Pineapples have exceptional juiciness and a vibrant tropical flavor that balances the tastes of sweet and tart. They are second only to bananas as America’s favorite tropical fruit. Although the season for pineapple runs from March through June, they are available year-round in local markets.
Pineapples are a composite of many flowers whose individual fruitlets fuse together around a central core. Each fruitlet can be identified by an “eye,” the rough spiny marking on the pineapple’s surface. Pineapples have a wide cylindrical shape, a scaly green, brown or yellow skin and a regal crown of spiny, blue-green leaves and fibrous yellow flesh. The area closer to the base of the fruit has more sugar content and therefore a sweeter taste and more tender texture.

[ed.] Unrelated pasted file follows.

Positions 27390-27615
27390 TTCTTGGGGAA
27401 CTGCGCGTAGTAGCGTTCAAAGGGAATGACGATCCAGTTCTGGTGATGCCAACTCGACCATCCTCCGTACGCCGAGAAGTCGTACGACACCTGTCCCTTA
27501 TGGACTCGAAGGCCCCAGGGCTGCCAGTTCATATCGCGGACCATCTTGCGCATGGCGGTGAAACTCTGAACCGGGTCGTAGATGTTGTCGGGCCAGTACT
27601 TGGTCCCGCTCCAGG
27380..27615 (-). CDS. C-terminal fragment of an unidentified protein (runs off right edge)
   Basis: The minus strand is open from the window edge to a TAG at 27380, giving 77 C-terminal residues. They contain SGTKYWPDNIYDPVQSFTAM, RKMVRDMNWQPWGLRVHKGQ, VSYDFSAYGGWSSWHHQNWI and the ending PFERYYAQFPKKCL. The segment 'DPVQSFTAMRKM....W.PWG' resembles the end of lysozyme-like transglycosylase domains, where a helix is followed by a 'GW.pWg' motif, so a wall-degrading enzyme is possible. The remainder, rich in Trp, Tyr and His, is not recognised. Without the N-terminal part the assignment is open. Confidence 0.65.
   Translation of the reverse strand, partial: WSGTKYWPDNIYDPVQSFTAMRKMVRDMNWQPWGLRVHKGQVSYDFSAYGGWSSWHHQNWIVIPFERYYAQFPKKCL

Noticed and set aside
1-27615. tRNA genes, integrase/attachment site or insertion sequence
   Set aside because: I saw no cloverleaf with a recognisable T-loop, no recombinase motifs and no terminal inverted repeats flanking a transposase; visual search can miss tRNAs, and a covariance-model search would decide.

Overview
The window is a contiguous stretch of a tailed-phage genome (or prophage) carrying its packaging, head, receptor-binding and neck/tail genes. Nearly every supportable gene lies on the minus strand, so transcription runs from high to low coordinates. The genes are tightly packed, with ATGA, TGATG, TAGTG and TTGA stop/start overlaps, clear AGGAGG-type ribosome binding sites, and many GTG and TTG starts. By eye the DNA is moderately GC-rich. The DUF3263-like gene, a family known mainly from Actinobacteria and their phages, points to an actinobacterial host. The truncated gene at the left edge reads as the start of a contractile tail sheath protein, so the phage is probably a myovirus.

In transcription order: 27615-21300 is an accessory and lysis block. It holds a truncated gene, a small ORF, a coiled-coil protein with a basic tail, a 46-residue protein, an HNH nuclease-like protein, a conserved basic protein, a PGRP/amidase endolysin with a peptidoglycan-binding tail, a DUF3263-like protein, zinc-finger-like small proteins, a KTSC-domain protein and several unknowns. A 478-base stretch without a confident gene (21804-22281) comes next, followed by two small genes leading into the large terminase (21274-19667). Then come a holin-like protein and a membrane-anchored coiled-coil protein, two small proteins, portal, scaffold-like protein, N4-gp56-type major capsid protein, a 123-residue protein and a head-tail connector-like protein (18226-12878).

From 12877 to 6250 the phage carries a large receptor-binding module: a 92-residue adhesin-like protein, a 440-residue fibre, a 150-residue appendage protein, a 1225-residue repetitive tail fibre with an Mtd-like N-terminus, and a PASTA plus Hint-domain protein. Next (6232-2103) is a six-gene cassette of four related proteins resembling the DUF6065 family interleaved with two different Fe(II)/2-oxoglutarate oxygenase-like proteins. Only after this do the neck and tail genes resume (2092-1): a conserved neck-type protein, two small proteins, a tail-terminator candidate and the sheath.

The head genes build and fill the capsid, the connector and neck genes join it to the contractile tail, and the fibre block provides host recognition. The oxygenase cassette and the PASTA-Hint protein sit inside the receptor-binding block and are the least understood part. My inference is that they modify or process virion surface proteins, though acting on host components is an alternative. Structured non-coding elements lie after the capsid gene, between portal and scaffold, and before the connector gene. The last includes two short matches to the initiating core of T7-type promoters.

Look for pineapples that are heavy for their size. While larger pineapples will have a greater proportion of edible flesh, there is usually no difference in quality between a small and large size pineapple. Pineapples should be free of soft spots, bruises and darkened “eyes,” all of which may indicate that the pineapple is past its prime. Pineapple stops ripening as soon as it is picked, so choose fruit with a fragrant sweet smell at the stem end. Avoid pineapple that smells musty, sour or fermented.
Pineapple is an excellent source of vitamin C and manganese. It is also a very good source of copper and a good source of vitamin B1, vitamin B6, dietary fiber, folate and pantothenic acid.